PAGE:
$i = A_1\cos \omega_\circ t + A_2\sin \omega_\circ t$

Notice how $A_2$, defined as $j(K_1-K_2)$, includes $j$. So $j$ no longer appears in the proposed solution.

This is the first time in electronics we see sine and cosine as a function of time. These are referred to as sinusoidal waveforms.

Test the proposed solution

Next, we check our proposed solution by plugging it into the second-order differential equation. If we can come up with values for the constants that make the differential equation true, the proposed solution is a winner.

Figure out the initial conditions

Initial conditions for a second-order circuit are more involved than for a first-order circuit.

When we did this for first-order circuits, $\text{RC}$ or $\text{RL}$, we needed a single value, either a starting current or voltage. For a second-order $\text{LC}$ circuit, we need to know two things: the current and the derivative of the current right after the switch closes.

Here are the circuit conditions at $t = 0^-$, just before the switch closes,

Let’s write down everything we know about $t=0^-$,

• The switch is open, so $i(0^-) = 0$.

• The starting capacitor voltage is specified: $v_\text C(0^-)=-\text V_0$.

The moment just after the switch closes is called $t=0^+$. The initial conditions we need to find are $i(0^+)$ and $di/dt(0^+)$. We have to carefully bridge across the infinitesimal time from $0^-$ to $0^+$. This is when the switch closes, a major event in the life of a circuit. Do current and voltage stay the same? Do they jump to a new value?

We know some properties of inductors and capacitors to help us figure this out,

• Current in an inductor cannot change instantly, so

$i(0^+)=i(0^-)=0$

• Voltage across a capacitor cannot change instantly, so

$v(0^+)=v(0^-)=\text V_0$

(After the switch closes there is only one $v$, so we’ll just call it $v$ from now on.)

Circuit conditions after the switch closes, at $t=0^+$. There is now just one voltage, $v = v_\text L = -v_\text C$. The initial voltage on the capacitor is $v = \text V_0$.

Now we have $i(0^+) = 0$, but we don’t know $di/dt(0^+)$, yet. Where can we get this derivative? Hmmm, how about from the inductor’s $i$-$v$ equation?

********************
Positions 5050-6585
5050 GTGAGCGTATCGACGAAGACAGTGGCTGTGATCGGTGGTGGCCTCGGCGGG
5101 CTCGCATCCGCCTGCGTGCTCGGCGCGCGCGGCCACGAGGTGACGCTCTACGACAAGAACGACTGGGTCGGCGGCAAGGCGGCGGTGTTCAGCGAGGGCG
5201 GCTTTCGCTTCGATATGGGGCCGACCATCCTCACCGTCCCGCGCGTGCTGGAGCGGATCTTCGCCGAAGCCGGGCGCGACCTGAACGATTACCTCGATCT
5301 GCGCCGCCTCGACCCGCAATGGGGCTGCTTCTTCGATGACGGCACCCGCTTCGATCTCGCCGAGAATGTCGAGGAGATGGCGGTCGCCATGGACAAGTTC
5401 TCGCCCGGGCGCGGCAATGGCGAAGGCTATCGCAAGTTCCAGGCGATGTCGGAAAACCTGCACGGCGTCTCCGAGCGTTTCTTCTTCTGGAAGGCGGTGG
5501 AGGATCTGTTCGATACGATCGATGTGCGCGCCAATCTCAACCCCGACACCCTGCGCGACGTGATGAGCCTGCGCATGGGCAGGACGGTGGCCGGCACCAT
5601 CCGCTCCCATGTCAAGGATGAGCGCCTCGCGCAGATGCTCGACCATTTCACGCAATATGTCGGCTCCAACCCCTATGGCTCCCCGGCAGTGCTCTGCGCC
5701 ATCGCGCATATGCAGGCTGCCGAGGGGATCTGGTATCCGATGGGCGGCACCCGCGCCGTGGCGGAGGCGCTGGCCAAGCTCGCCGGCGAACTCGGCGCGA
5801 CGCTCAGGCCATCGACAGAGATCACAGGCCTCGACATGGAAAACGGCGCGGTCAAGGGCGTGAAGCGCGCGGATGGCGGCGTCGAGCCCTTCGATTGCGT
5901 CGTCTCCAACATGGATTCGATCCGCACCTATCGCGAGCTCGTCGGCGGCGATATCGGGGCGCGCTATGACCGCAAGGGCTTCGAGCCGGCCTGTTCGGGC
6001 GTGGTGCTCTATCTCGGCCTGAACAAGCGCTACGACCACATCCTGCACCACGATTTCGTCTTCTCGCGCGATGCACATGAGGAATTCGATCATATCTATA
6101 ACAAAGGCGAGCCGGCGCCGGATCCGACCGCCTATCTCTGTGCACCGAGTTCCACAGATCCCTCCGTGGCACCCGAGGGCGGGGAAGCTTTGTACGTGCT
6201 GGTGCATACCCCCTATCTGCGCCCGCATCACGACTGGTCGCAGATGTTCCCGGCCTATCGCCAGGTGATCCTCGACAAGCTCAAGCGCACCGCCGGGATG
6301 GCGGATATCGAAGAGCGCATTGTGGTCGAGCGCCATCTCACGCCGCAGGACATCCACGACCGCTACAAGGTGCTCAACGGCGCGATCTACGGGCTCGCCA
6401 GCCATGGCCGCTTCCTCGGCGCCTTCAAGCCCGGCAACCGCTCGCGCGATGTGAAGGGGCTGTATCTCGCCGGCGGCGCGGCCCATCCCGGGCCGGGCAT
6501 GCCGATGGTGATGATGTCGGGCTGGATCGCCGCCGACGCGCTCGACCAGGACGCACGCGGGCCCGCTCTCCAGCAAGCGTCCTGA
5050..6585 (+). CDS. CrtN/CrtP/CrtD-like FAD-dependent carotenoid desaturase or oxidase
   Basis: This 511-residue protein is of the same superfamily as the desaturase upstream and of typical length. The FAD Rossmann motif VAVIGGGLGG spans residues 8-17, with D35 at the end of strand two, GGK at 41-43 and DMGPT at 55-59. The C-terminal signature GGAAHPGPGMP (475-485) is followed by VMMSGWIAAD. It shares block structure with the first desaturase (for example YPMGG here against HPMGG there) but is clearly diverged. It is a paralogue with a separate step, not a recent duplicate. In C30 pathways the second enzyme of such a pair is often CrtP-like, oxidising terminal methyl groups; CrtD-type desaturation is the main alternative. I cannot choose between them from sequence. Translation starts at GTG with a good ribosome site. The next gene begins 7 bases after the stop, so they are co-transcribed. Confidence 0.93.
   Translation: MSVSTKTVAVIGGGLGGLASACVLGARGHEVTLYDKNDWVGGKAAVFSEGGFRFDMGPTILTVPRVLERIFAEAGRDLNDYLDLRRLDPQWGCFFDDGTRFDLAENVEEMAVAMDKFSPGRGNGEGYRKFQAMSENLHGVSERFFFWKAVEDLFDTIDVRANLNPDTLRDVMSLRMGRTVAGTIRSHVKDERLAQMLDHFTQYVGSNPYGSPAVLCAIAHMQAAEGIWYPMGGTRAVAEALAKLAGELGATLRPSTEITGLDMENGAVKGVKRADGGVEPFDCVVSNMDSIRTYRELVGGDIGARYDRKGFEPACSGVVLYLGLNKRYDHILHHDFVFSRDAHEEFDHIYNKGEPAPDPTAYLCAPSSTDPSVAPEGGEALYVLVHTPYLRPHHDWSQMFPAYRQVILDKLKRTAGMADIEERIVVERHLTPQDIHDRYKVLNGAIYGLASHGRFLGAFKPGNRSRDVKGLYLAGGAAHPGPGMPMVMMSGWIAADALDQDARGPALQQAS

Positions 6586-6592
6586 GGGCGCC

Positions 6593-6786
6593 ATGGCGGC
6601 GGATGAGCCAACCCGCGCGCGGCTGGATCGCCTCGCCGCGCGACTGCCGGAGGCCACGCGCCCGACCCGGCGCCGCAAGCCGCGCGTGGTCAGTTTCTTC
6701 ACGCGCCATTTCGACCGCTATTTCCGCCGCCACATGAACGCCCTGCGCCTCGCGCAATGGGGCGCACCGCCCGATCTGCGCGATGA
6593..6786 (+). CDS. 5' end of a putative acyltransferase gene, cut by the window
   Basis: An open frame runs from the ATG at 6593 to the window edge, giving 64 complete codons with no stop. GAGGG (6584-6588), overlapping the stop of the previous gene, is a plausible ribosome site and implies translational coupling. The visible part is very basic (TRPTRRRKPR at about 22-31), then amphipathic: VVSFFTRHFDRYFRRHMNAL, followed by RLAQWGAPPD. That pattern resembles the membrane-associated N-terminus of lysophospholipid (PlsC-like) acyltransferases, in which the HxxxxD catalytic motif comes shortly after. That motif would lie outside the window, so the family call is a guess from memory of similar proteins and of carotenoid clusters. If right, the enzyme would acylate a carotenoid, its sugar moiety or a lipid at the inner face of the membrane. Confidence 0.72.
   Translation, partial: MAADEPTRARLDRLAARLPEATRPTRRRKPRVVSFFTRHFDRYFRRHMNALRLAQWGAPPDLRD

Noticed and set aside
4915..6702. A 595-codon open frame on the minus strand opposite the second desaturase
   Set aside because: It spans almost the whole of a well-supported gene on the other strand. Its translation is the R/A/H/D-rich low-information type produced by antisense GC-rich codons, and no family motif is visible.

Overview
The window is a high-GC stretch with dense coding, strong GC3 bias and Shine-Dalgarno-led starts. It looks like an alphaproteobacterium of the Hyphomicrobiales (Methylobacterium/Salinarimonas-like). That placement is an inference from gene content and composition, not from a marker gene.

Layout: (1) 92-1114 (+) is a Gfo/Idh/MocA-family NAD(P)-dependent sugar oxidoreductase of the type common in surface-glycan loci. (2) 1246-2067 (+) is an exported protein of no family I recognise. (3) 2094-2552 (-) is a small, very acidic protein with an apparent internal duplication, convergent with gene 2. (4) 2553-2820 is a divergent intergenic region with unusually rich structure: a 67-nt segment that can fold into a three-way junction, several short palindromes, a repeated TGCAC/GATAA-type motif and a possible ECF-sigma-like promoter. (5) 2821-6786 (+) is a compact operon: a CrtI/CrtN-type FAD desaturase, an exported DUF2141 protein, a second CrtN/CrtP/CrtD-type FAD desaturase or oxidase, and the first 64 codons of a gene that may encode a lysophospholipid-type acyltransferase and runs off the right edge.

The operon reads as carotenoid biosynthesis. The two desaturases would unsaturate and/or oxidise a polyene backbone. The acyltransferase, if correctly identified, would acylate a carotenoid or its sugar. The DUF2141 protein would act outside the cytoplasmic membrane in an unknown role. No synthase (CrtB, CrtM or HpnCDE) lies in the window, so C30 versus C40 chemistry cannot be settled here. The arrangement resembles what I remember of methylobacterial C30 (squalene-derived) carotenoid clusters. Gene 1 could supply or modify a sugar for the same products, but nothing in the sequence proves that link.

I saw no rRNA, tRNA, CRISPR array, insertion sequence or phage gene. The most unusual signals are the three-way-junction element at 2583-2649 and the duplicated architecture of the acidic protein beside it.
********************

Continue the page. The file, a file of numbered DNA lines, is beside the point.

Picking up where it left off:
$v = \text L\,\dfrac{di}{dt}$

Solve for $di/dt$,

$\dfrac{di}{dt} = \dfrac{v}{\text L}$

$\dfrac{di}{dt}(0^+) = \dfrac{v(0^+)}{\text L}$

$\dfrac{di}{dt}(0^+) = \dfrac{\text V_0}{\text L}$

This is our second initial condition. The moment after the switch closes the voltage on the capacitor is connected to the inductor. The current in the inductor starts changing with a slope of $\text V_0/\text L$ amperes every second.

Summary of the initial conditions,

$i(0^+)=0$

$\dfrac{di}{dt}(0^+) = \dfrac{\text V_0}{\text L}$

Use the initial conditions to find the constants

We use our initial conditions to solve for the constants, $A_1$ and $A_2$. Let’s plug the first initial condition, $i=0$ at $t=0^+$, into the proposed solution and see where it takes us,

$i(t) = A_1\cos \omega_\circ t + A_2\sin \omega_\circ t$

$0 = A_1\cos (\omega_\circ \cdot 0) + A_2\sin (\omega_\circ \cdot 0)$

$0 = A_1\cos 0 + A_2\sin 0$

$0 = A_1 \cdot 1 + A_2 \cdot 0$

$0 = A_1$

$A_1$ is $0$, so the proposed cosine term drops out of the solution. Our proposed solution now looks like,

$i = A_2\sin \omega_\circ t$

Now we go after $A_2$ using the second initial condition. We know,

$\dfrac{di}{dt}(0^+) = \dfrac{\text V_0}{\text L}$

We need to plug this into something. Let’s take the derivative of the proposed $i(t)$,

$\dfrac{di}{dt} = \dfrac{d}{dt}(A_2 \sin \omega_\circ t)$

$\dfrac{di}{dt} = \omega_\circ A_2\cos \omega_\circ t$

Evaluating this at $t=0$,

$\dfrac{\text V_0}{\text L} = \omega_\circ A_2\cos(\omega_\circ \cdot 0) = \omega_\circ A_2\cos 0$

$\dfrac{\text V_0}{\text L} = \omega_\circ A_2\cdot 1$

$A_2 = \dfrac{\text V_0}{\omega_\circ \text L}$

If we expand $\omega_\circ$ back into $\text L$ and $\text C$ we get,

$A_2 = \sqrt{\dfrac{\text C}{\text{L}}}\,\text V_0$

show the expansion

$A_2 = \dfrac{\text V_0}{\omega_\circ \text L}\,,\qquad$ $\omega_\circ = \sqrt{\dfrac{1}{\text{LC}}}$

$A_2 = \dfrac{\text V_0}{\sqrt{\dfrac{1}{\text{LC}}}\,\text L}$

$A_2 = \dfrac{\text V_0}{\sqrt{\dfrac{1}{\text{LC}}\text L^2}}$

$A_2 = \dfrac{\text V_0}{\sqrt{\dfrac{1}{\cancel{\text L}\text{C}}\text L^{\cancel 2}}}$

$A_2 = \dfrac{\text V_0}{\sqrt{\dfrac{\text L}{\text{C}}}}$

$A_2 = \sqrt{\dfrac{\text C}{\text{L}}}\,\text V_0$

Current

And finally, after a lot of hard work, the $\text{LC}$ natural response current is,

$\boxed{i = \sqrt{\dfrac{\text C}{\text L}}\,\text V_0 \sin \omega_\circ t}$

The current is a sine wave with radian frequency $\omega_\circ$ and an amplitude determined by the starting voltage and the component values.

Voltage

Now that we know the current, let’s find the voltage. This won’t take nearly as long. Probably the quickest route is to use the inductor $i$-$v$ equation. Then solve for $v$ in terms of $di/dt$.

$v = \text L \,\dfrac{di}{dt}$

$v = \text L \, \dfrac{d}{dt} \left ( \sqrt{\dfrac{\text C}{\text L}}\,\text V_0 \sin \omega_\circ t \right )$

$v = \text L \sqrt{\dfrac{\text C}{\text L}}\,\text V_0 \, \omega_\circ \cos \omega_\circ t$